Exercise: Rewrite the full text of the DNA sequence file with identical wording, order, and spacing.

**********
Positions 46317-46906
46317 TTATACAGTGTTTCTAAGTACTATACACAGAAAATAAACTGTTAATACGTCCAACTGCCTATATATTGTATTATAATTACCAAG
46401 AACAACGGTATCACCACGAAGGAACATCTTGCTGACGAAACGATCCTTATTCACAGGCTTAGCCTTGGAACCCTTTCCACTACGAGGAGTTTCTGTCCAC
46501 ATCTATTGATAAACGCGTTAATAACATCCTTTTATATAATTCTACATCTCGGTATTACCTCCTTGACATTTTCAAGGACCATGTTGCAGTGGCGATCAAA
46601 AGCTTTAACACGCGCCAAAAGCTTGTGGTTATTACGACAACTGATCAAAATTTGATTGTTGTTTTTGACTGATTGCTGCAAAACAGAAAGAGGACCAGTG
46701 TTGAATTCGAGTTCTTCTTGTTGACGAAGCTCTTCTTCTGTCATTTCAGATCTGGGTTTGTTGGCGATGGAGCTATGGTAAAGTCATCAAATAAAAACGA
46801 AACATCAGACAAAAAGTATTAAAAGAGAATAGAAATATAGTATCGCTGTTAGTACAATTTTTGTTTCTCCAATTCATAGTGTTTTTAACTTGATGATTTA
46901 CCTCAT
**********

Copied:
Positions 46317-46906
46317 TTATACAGTGTTTCTAAGTACTATACACAGAAAATAAACTGTTAATACGTCCAACTGCCTATATATTGTATTATAATTACCAAG
46401 AACAACGGTATCACCACGAAGGAACATCTTGCTGACGAAACGATCCTTATTCACAGGCTTAGCCTTGGAACCCTTTCCACTACGAGGAGTTTCTGTCCAC
46501 ATCTATTGATAAACGCGTTAATAACATCCTTTTATATAATTCTACATCTCGGTATTACCTCCTTGACATTTTCAAGGACCATGTTGCAGTGGCGATCAAA
46601 AGCTTTAACACGCGCCAAAAGCTTGTGGTTATTACGACAACTGATCAAAATTTGATTGTTGTTTTTGACTGATTGCTGCAAAACAGAAAGAGGACCAGTG
46701 TTGAATTCGAGTTCTTCTTGTTGACGAAGCTCTTCTTCTGTCATTTCAGATCTGGGTTTGTTGGCGATGGAGCTATGGTAAAGTCATCAAATAAAAACGA
46801 AACATCAGACAAAAAGTATTAAAAGAGAATAGAAATATAGTATCGCTGTTAGTACAATTTTTGTTTCTCCAATTCATAGTGTTTTTAACTTGATGATTTA
46901 CCTCAT